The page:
Josenhans FF ~ Specks in the Shallows

25 05 2012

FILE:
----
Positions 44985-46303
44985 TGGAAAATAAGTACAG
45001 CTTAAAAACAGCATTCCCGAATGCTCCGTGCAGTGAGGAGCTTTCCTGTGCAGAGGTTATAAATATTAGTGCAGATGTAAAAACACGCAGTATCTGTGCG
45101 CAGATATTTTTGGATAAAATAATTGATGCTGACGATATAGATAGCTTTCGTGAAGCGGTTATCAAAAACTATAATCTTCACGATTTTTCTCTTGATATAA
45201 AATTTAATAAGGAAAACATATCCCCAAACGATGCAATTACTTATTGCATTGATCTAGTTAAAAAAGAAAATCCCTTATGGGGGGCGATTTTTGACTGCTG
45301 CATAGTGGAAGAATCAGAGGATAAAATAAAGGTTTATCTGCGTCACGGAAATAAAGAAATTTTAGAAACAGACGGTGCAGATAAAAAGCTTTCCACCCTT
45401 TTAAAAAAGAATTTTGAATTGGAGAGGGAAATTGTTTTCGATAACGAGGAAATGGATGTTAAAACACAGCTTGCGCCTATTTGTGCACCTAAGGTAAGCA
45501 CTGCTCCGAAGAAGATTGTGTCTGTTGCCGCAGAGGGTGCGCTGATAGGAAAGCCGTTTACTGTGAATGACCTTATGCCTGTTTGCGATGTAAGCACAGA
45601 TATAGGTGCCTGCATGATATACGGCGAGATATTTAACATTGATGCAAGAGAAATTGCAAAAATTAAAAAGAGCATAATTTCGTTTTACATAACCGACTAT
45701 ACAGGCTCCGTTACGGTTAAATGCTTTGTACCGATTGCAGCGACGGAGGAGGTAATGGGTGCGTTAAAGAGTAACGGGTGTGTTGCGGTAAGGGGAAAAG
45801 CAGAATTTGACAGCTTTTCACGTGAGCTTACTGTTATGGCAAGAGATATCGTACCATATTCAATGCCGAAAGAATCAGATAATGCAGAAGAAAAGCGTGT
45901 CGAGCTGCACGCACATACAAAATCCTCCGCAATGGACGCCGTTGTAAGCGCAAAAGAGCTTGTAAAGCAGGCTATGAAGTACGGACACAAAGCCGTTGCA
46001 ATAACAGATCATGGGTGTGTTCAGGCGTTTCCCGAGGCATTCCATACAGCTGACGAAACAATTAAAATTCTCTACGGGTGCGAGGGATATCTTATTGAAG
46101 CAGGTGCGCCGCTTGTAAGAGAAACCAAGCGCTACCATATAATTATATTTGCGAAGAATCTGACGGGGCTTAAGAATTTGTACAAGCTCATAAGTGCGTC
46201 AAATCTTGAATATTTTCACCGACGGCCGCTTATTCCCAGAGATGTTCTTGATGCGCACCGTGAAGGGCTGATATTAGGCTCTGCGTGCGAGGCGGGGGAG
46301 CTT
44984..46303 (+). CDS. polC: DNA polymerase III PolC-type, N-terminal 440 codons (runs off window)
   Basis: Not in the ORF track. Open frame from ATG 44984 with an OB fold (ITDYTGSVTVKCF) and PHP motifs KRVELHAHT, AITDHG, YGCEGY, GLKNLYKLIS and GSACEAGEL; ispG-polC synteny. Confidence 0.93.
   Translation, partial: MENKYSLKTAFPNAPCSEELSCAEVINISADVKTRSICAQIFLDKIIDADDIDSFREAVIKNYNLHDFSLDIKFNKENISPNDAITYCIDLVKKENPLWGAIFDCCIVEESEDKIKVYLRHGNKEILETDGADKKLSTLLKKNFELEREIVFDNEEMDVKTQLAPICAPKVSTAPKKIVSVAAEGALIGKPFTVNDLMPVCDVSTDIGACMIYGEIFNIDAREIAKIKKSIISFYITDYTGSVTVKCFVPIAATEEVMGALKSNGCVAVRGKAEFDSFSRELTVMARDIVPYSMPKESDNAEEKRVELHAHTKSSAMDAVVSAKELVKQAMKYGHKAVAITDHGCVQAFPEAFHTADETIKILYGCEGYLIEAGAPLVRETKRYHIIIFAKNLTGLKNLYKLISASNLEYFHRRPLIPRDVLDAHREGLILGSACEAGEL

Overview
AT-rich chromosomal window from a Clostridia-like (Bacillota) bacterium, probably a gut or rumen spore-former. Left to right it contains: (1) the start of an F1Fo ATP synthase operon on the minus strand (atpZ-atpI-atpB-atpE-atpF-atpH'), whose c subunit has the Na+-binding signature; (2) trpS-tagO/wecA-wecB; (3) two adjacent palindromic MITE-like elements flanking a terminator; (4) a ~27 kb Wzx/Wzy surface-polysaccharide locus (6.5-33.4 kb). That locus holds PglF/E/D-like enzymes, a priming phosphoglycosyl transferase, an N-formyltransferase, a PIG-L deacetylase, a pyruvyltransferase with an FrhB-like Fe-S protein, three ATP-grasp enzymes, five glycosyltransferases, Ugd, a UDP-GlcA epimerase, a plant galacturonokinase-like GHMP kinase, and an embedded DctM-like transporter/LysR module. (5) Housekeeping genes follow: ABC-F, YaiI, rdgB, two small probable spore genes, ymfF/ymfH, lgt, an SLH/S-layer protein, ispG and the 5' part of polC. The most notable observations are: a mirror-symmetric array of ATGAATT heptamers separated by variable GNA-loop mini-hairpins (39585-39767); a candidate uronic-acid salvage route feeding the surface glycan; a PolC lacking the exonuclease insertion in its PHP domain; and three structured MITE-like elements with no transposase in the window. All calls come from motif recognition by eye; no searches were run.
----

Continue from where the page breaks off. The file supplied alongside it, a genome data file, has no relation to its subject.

Speckled trout have been a hot topic, of late, as well they should be. Catches of this colorful, aggressive, toothy, temperamental, head-shaking, shallow-water cousin to the weakfish have been off-the-charts good at times this spring. Perhaps a brief history lesson is in order. Back in the day (1993 to be exact) – the year I started my guide service – specks were my bread & butter. At the time, there were only a handful of small-boat,  fly & light-tackle guides plying their trade on the main-stem of the Chesapeake Bay. While bass guides were having great success fishing the brackish river systems for largemouth bass and panfish, the bay’s saltwater scene was still happily chugging along on the 40-foot charterboat train. Guides like Capt. Mike Murphy and myself pretty much had the speck fishing all to ourselves. Back then, we may have even taken the great speckled trout fishing for granted. It seemed like there was no end to their abundance – until the end came. For maybe six or eight years the speck population took a powder. While Tangier Sound would still have a brief fall run, for more than a few years the spring run was non-existent. Cold winters in North Carolina resulted in several large fish kills; coupled with the cyclic nature of the species, the population dwindled. Shallow water anglers soon turned their attention to more abundant species like striped bass, bluefish and flounder. Well, now the specks are back and in a big way. Several above-average spawns, along with mild winter weather, have brought this angler favorite back to levels not seen in over ten years. In fact, there have been many days where my clients have caught more speckled trout than rockfish. Let’s hope the trend continues!   


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